How Do I “Bring People to God” Without “Shoving My Religion Down Their Throat”?

Evangelism isn’t a score-card where we win people by attendance.

How Do I “Bring People to God” Without “Shoving My Religion Down Their Throat”?

How do you bring people to God without telling them that they are going to hell? Or “shoving my religion down their throat”? And how do you deal with people that tried Jesus and still don’t believe? I have issues with the way my church discusses these topics so I was wondering if you could bring some clarity. Thank you so much for your help!

Hey dear friend, I speak all this with absolute grace and love for you, and I’d like to go one further.

Hell is not a motivation for faith—but neither is heaven. If a punishment or a prize are the motivations for someone’s journey, then my assumption is that person hasn’t thought very far about why they’re on this journey at all. I’m reminded of that quote from True Detective: “If the only thing keeping a person decent is the expectation of divine reward, then brother, that person is a piece of s__.”

If my goal is to “bring people to God,” that actually won’t work either, because we shouldn’t be trying to make it work. I don’t mean to assume your motives, but evangelism isn’t a score-card where we win people by attendance. No one is a project or a charity case.

Christians might not think we do this, but it happens in all kinds of unseen ways: We attract people until they’re baptized, and then the pastor stops talking to them. I’ve seen it hundreds of times. God can only naturally flow out of who we are and how we interact with others. God flows from my art, my expression, my patience, my generosity and what I do with my free time. It’s not primarily a conscious goal to say, “See, this is God!” It was C.S. Lewis who said we can’t try to make good art, but that we make art and it might turn out good. It’s the same way with expressing God to others: It happens or it doesn’t.

I’m not sure there’s a way to “deal with” people who “tried Jesus and still don’t believe.” That was their choice. There’s no magical formula for this. My guess is that they don’t have ears to hear right now, or that they didn’t get the whole picture, and we each can only be faithful to an accurate picture of who God is (again, without forcing it or keeping score). And what if they did hear everything and still don’t believe? Would even more information suddenly wake them up? No. Only God can do that. I believe God can, and does. I must be faithful in how God is working through me, just as I believe God is faithful in how He is working through them.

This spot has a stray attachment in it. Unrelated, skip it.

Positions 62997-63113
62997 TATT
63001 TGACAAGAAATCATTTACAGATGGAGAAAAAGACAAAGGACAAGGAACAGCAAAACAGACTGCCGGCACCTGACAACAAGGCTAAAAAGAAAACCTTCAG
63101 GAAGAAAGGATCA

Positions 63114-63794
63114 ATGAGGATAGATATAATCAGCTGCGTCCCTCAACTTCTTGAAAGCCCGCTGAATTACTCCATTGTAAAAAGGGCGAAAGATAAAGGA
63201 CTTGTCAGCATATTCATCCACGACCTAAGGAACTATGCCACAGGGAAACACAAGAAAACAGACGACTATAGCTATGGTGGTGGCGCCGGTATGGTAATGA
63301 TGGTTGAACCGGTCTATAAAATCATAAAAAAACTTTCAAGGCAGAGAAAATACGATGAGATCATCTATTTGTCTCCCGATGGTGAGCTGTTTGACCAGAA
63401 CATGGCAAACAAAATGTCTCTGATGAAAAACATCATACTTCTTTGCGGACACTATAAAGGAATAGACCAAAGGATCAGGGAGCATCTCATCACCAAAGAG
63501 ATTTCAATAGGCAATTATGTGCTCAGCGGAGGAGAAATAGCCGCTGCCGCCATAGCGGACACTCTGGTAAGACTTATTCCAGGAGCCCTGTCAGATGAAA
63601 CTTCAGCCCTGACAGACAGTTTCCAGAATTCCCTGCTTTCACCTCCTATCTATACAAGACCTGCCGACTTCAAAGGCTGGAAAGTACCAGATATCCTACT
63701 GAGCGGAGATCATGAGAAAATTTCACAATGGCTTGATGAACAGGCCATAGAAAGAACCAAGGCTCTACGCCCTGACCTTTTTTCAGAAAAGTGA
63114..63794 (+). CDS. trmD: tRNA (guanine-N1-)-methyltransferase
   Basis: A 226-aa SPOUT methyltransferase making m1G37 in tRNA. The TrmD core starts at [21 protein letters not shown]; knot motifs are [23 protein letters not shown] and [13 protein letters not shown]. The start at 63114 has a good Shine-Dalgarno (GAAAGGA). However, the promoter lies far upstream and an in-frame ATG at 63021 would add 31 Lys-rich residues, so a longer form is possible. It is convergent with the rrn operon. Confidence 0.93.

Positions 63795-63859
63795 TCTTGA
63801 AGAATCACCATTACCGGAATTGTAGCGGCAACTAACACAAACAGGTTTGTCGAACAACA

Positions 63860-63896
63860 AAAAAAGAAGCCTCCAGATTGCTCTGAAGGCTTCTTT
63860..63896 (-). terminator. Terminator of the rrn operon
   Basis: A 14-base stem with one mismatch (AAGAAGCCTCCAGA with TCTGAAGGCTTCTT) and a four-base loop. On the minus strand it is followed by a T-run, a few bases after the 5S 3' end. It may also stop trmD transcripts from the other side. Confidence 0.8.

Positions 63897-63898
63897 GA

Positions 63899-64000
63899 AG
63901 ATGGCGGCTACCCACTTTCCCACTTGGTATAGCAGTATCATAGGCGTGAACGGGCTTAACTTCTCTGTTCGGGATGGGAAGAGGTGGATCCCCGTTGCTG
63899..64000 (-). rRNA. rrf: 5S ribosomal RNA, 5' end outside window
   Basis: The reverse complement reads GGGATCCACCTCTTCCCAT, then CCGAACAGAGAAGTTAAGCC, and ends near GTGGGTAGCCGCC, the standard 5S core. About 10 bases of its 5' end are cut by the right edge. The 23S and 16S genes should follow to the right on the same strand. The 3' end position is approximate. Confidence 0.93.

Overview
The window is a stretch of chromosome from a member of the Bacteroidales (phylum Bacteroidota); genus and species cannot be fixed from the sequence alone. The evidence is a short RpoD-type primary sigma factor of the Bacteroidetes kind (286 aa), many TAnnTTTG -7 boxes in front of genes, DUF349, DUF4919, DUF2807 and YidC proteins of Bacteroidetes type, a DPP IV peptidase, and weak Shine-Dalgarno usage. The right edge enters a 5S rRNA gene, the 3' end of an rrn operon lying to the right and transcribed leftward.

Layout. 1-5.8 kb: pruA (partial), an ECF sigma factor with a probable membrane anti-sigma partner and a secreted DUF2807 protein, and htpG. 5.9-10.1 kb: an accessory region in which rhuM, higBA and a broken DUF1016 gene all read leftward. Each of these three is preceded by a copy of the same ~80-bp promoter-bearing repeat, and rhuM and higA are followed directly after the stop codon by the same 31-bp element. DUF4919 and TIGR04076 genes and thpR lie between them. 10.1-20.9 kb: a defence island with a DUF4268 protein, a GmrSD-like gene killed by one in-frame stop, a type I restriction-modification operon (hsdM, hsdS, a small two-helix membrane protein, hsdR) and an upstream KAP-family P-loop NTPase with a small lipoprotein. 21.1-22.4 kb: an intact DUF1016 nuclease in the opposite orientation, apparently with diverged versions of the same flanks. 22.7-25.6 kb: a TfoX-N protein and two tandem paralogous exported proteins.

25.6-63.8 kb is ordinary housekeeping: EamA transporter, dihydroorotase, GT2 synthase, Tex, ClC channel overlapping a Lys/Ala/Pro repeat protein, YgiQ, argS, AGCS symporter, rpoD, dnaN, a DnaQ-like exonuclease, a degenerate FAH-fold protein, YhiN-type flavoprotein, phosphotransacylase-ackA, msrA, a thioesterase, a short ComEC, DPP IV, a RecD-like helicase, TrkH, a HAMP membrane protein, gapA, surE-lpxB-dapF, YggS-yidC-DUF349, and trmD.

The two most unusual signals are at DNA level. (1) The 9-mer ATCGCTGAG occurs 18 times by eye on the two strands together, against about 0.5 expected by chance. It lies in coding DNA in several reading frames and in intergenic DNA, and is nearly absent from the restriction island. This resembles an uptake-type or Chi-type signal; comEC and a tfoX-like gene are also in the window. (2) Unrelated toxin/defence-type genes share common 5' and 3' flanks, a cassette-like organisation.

People have their personal objections to God and Christianity, and they should be taken seriously. No lecture or lesson is going to break through that, and if it did, then it only takes another lecture or lesson to “un-persuade” someone out of their so-called faith.

I don’t mean to sound abrasive and I’m sorry that this comes off rather abrupt. I think it’s been way too indoctrinated in us to make “Christian evangelism” into some kind of program, so that we use really strange language to talk about “dealing with people” or “bringing them to God.” These paradigms are hurtful and presume Western methods of transferring information, rather than a holistic, natural, relational interaction between the uniqueness of real, living people. Yes, I do tell people very plainly about Jesus, and at the same time, there are all the things I’m not saying which are just as important, if not more, and simply being available and asking questions and letting others know that I’m ready to talk, any time, and more crucially, ready to listen.

This article originally appeared here.

J.S. Park
J.S. Park is a hospital chaplain, pastor, sixth degree black belt, former atheist, recovered porn addict, and loves Jesus. He has a BA in Psychology from USF and a MDiv from Southeastern Baptist Theological Seminary. In 2012, he gave away half his salary to fight human trafficking. He's been on the front page of Wordpress and writes for the non-profit X3Church. He's also written some books.